To encourage better respect towards people’s boundaries, event hosts are using colored accessories to help people communicate their comfort around physical touch
While organising the conference, provide a green, yellow, or red lanyard to participants so they can indicate their level of engagement comfort to others.
The green means, ‘I’m fine. I’m comfortable. Come give me a hug,’
The yellow means, ‘I’m not so comfortable. Maybe give me a fist bump and stay 1 to 3 metres away from me. I’ll have a mask on maybe.’
The red means, ‘If you can keep 6 feet from me, I’d appreciate it. I will have on a mask.’”
People can display their own comfort level—and most importantly, you can see it from a distance. Creating a safe environment for you to feel comfortable and still network and make connections and do all those kinds of things that you do when you attend a conference.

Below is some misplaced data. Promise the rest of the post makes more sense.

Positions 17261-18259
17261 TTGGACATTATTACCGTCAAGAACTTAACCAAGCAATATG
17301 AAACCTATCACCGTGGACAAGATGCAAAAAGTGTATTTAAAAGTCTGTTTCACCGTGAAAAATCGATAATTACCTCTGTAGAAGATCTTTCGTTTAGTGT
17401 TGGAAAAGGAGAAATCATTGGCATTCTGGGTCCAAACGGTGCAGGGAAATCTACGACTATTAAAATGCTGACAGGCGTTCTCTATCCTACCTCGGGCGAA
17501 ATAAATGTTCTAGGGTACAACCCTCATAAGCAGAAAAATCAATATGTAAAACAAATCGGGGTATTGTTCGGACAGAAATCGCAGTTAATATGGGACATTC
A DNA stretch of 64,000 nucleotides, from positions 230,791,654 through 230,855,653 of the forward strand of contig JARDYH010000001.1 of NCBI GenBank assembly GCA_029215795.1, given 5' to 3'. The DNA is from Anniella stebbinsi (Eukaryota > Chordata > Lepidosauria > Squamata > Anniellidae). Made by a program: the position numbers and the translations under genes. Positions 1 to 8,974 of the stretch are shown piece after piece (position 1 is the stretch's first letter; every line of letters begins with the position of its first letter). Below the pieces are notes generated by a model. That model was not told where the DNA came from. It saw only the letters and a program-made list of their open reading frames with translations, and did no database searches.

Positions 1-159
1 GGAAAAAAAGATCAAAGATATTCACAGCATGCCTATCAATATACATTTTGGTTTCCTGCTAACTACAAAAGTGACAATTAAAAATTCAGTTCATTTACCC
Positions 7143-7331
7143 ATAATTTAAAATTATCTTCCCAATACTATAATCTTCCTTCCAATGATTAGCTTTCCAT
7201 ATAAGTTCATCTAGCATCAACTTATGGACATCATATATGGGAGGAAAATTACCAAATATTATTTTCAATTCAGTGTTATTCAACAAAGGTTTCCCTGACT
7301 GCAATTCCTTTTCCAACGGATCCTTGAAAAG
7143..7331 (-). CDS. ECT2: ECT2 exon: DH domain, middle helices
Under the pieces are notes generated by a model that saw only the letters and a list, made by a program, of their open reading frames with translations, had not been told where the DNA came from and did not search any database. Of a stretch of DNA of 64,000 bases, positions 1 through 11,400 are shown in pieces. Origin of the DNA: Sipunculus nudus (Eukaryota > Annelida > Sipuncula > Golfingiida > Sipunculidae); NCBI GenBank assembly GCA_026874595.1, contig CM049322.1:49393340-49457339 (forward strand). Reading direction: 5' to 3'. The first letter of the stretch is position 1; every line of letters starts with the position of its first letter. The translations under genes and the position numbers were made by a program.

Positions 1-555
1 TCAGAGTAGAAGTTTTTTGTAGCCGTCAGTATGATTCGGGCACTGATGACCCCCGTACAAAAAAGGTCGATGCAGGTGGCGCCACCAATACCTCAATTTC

Attendees will choose their lanyards when they get to the conference. Attendees, if they change their mind while at the event and begin to feel more or less comfortable, can ask staff to swap out their lanyard.
In addition to the lanyard system, the organization is considering using color coding for other things, like Reception tables.
- Green table, they may have 10 chairs,
- Red table, they may have four chairs.
So, people can perceptually feel comfortable and see what that looks like before they join.”
Send out an email every other week to discuss updates and safety protocols.
The hardest thing about planning for this aspect of the conference is the changing regulations, which Shanklin and meeting staff are following closely. Right now, the Fort Worth Convention Center does not require masks, so the lanyard system makes sense. If anything changes, the organisation will reflect that in their final plans and language used to describe the system.
Make the event be safe. And make sure you are also giving people the opportunity to be as comfortable as possible.